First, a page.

US energy firms use Ukraine war to lock in long-term gas contracts
American oil and gas companies are pushing to solve the short-term problem of a tight European gas supply, driven by Russia’s invasion of Ukraine, with long-term liquefied natural gas (LNG) contracts, a new report shows.
The US fossil fuel industry has locked in 45 long-term contracts and contract expansions since the start of the war, according to research by Friends of the Earth, Public Citizen and BailoutWatch. That’s a major increase from the 14 such contracts signed in 2021.
While price volatility for gas in Europe is already easing, most of the new contracts won’t deliver gas until 2026 or later, after which they will lock in purchases for 20 years or more.
“LNG terminals are massively expensive, multi-decade investments,” said Lukas Ross, a co-author of the report and program manager for Friends of the Earth. “In order for a bank or other investor to feel comfortable writing a check for something like this, they need market certainty. And the way that certainty is delivered is through long-term contracts. But a short-term supply crunch should not be solved with long-term infrastructure.”
And then there’s the climate question. Taken together, the 2022 LNG contracts total 58.1m metric tons per annum (mtpa) of LNG every year – that’s more than half the gas burned for cooking and heating in US homes in 2021. These contracts represent 351m metric tons of carbon dioxide emissions per year, equivalent to the yearly emissions of 94 coal plants or one-third of all US households.
“How many of these projects are built – and how many years of extraction and emissions are locked in – is perhaps the most urgent climate policy question in the US today,” Ross said.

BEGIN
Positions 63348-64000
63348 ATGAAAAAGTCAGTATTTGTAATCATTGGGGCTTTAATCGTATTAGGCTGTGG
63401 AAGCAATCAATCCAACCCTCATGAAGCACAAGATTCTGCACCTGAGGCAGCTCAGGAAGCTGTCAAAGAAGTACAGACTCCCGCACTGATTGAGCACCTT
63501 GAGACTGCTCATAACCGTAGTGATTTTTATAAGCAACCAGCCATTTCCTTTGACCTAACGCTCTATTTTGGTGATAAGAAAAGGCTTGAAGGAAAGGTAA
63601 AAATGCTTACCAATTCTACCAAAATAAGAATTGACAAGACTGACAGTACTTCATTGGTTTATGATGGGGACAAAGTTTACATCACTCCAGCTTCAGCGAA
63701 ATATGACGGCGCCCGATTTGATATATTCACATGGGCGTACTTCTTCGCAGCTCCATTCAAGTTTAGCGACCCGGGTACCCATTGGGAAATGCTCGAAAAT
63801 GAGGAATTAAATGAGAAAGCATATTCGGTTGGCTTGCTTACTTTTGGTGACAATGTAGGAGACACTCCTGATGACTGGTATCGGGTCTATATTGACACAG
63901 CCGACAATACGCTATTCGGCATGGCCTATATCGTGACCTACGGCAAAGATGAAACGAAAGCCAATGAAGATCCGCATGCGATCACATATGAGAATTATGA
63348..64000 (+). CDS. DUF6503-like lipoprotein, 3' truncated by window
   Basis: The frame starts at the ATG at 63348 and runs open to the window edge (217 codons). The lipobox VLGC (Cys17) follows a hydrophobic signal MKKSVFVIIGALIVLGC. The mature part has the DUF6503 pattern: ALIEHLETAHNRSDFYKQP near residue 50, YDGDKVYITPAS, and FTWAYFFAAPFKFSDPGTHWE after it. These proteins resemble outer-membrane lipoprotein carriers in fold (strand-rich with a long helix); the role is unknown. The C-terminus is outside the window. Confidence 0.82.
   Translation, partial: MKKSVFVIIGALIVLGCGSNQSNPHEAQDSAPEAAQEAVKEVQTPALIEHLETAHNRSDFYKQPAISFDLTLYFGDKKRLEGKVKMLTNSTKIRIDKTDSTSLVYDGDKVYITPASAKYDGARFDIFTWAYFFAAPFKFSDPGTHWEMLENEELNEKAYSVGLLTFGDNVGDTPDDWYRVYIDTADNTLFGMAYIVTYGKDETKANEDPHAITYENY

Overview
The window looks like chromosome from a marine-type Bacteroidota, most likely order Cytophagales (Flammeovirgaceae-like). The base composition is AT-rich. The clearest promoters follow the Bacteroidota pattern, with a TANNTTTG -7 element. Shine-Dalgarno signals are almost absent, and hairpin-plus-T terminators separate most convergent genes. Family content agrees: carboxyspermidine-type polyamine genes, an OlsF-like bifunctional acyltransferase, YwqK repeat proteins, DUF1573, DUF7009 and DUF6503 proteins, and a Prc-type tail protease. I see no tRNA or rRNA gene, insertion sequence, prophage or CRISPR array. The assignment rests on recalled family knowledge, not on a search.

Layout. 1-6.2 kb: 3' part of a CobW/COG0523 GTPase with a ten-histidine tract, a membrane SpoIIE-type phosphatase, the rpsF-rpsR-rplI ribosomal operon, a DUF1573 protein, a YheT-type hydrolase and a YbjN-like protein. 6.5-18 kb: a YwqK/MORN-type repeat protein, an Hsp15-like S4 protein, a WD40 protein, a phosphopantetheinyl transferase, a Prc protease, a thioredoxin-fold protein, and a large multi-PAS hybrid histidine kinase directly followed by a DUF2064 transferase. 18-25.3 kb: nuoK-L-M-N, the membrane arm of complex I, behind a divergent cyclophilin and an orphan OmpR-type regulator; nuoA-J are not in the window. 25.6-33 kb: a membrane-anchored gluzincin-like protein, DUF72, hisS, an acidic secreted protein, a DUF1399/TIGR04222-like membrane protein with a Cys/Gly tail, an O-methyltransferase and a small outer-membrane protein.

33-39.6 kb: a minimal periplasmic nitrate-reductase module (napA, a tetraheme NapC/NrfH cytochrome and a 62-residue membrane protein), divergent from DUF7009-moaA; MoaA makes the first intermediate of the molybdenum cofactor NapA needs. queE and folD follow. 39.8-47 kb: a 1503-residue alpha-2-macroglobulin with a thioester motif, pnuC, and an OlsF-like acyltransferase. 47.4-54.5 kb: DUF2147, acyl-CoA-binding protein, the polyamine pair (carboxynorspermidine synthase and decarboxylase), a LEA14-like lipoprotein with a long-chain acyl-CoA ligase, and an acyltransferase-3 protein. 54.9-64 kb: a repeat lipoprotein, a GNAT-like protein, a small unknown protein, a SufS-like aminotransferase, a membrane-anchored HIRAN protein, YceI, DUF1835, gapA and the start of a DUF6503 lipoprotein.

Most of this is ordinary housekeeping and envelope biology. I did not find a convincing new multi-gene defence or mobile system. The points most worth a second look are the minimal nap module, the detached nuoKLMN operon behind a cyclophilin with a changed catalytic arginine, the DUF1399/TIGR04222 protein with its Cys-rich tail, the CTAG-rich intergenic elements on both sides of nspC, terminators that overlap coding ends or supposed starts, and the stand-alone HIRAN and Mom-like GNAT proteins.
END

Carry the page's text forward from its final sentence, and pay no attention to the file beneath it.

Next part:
The US government has fast-tracked the permitting process for several of the proposed LNG terminals, many of which had been stalled for years before the invasion of Ukraine. One terminal that Sempra Energy has been trying to build in Port Arthur, Texas, since 2019, for example, announced in January 2023 that it had secured contracts covering 80% of its output for the next 20 years, smoothing the path to construction.
With European demand already drying up and EU leaders hesitant to sign long-term gas deals that conflict with their countries’ climate commitments, some companies are now looking to increase exports to Asian markets instead. “There’s somewhat of a bait and switch going on here,” said Alan Zibel, research director for Public Citizen. “The public have been told that these terminals and these exports are to help Europe, but in reality, the bulk of the contracting volume is still going to Asia.”
Oil and gas companies that have been trying to build export terminals on the Pacific coast for years to more easily reach customers in Asia have found a home in Mexico. Multiple projects are being built there, most of which will still go through US permitting processes because the gas they will be exporting will flow exclusively from the US.
Meanwhile, US ratepayers are experiencing soaring prices at home.
“The climate point is, of course, crucial and important, but this is also directly opposed to the interest of US consumers,” Zibel said.
His colleague Tyson Slocum testified on this point to Congress recently. “Natural gas exports are directly responsible for Americans paying higher prices to heat and cool their homes,” Slocum said. “American households, power producers and other consumers are now forced to directly compete with their counterparts in Berlin and Beijing, which has globalized domestic benchmark prices, exposing Americans to higher prices and increased volatility. Spot benchmark natural gas prices on the west and east coast United States have been higher than prices in Ukraine.”